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  1. #1
    bdp2000 is offline Member
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    Advice on first new gun

    Hello everyone. I am new to the forum, and fairly new to handgun ownership. By that, I mean I am looking at my first purchase. I need advice on the first timer syndrome.

    My primary reasons for ownership are personal protection and range practice (as a hobby/steam blowoff). I live in a really safe area of town in a very nice neighborhood and really don't feel the need for having a home protection device. But I am a bartender and leave the restaurant 3 times a week by myself after midnight, and I would want something that I could carry both on my person but also use at the range consistently as a hobby gun.

    I have heard that revolvers are a good choice for a first timer. I could be cofortable with that, but the guy at the local gun shop said that nowadays there are many reliable semi's out there to choose from.

    I'm kind of wide open, and am looking in the $300 range.

    Thus open the floodgates! Advice?

  2. #2
    [DJ] is offline Junior Member
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    In the same position (aside from the CCW / Self defense aspect) I would suggest going to a range, and hiring / firing as many as you are able, once you get the feel for something - you'll know further what you are looking for.

    Good luck, I am envious.

  3. #3
    DJ Niner's Avatar
    DJ Niner is offline HGF Forum Moderator
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    Given your budgetary restraints and intended uses, I'd first recommend a used S&W .38 revolver. It ain't all that sexy and "tacti-cool", but it'll do the two things that you want your handgun to do. You may have to look for a while to find something decent in that price range, but I think it's do-able.

    The only reliable autoloaders in serious personal defense calibers (9mm/.40/.45) that can be had for around $300 would be Rugers. Lots of folks look down on them because they are a bit bulky, not all that sleek, and perhaps a bit rough in the action; but they are also bull-strong, reliable as the sunrise, and can be VERY accurate once you find their favorite load and get used to their particular shooting characteristics.

    So -- revolver recommendation would be S&W .38 (maybe a model 10, model 15, or stainless models 64 or 67). For an automatic, try the Ruger P89 or P95 (9mm), P90 or P97 (.45 ACP), or whatever Ruger .40 that you might be able to find locally (I'm not a fan of the .40 cartridge, so I don't waste brain cells memorizing those model numbers).
    Last edited by DJ Niner; 04-24-2008 at 04:34 AM.

  4. #4
    JeffWard's Avatar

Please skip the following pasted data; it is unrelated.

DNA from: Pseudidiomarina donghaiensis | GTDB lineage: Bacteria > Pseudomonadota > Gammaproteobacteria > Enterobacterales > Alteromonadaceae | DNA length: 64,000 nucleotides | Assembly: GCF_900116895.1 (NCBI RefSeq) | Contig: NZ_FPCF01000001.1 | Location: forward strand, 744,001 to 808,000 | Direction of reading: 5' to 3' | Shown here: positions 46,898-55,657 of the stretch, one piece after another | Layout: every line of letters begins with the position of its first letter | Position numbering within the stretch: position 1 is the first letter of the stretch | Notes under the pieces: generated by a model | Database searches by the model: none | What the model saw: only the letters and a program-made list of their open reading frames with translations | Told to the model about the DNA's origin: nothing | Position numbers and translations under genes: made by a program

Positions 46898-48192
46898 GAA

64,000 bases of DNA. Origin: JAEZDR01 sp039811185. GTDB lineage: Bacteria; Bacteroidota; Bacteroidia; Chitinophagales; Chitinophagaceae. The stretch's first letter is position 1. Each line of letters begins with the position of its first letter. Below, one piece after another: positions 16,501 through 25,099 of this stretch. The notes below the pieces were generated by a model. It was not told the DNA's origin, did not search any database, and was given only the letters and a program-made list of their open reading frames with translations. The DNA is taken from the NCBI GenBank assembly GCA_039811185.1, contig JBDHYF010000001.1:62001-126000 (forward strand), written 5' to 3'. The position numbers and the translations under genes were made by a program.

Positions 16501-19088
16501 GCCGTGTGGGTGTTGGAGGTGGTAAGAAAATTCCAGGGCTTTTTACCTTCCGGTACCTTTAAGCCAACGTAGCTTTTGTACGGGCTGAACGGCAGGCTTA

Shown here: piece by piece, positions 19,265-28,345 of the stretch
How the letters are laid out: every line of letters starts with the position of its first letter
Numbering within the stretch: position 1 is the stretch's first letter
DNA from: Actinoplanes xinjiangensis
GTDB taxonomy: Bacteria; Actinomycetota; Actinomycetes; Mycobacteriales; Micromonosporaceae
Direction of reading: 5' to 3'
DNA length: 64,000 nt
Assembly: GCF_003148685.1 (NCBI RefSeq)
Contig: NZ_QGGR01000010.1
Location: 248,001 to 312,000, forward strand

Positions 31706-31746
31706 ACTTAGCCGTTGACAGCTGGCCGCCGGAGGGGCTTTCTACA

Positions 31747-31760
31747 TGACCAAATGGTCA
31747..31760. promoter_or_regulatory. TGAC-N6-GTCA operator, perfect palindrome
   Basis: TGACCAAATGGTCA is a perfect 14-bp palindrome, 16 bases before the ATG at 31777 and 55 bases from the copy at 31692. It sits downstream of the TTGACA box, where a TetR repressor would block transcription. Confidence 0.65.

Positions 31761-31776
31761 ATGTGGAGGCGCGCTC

JeffWard is offline Senior Member
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    Save a your tips for a few weeks, and buy up. Any good used XD, Glock, or M&P might be had for around $400. Revolvers are fine too, but don't by a wheel gun simply on reliability. I (and many others here) have owned at least 5 semi-autos (2 current XDs, a Glock, a Sig, and now a KelTec) that have NEVER had a failure of any sort. Period.

    If you're looking for a pocketable, inexpensive, reliable, from the bar to the car gun... get a KelTec P-3AT. No fun at the range, but nothing beats it for concealability, and convenience. And price, at under $300 NEW.

    That said... make sure you have the legal right to carry concealed. Get your permit.

    JW

  5. #5
    kenn's Avatar
    kenn is offline Member
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    Howdy.

    Welcome to the forum from DFW Texas.
    I would rent some guns or better yet, go to the range with your gun nut friends. Everyone has a gun nut friend. (except around here - WE ARE the gun nut friend.)

    Since you are going the concealed carry route, I would definitely look into a Keltec PF9 - single stack 9mm (use low weight bullets) - for around $279.
    little bigger than a p3AT, but you will be shooting a 9mil bullet. Shoot enough to be proficient, but please note though that this gun IS NOT for range use.

    Also, since you are leaving a place at night that serves alcohol, I would check your state's CCW laws.

  6. #6
    Joeywhat's Avatar
    Joeywhat is offline Member
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    Quote Originally Posted by kenn View Post

    Also, since you are leaving a place at night that serves alcohol, I would check your state's CCW laws.
    He should be OK with that, as it could be said it was being used as part of his job...I know some bouncers that are legally allowed to carry despite working in a bar.

    But yes, check the local laws.

  7. #7
    hideit's Avatar
    hideit is offline Senior Member
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    new gun - semi auto - $300
    then that would have to be the pf9 keltec in 9mm or the .380s of kel tec or ruger lcp
    used is a different story
    as mentioned above revolvers of S&W
    personally - i'd spend ~$500 for a glock or and xd from springfield

  8. #8
    Kyle1337's Avatar
    Kyle1337 is offline Member
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    I purchased about 6 months ago a rossi aka taurus .357/38 special 2" barrel for 150 used, it's awsome, however .357 will do you no good in a barrel that short, I load .38 +p JHP rounds in mine when I pack it, however I usually only carry my XD now. I'm a recent XD convert. Back to your thread, (Granted your basing your purchase on your financial constraints.) if not, then get a glock/XD/Taurus 24/7 all relatively inexpensive and good weapons. If money is the main issue, go with a used revolver or bersa/taurus 9mm/380's.
    Last edited by Kyle1337; 04-24-2008 at 05:55 PM. Reason: forgot to add

  9. #9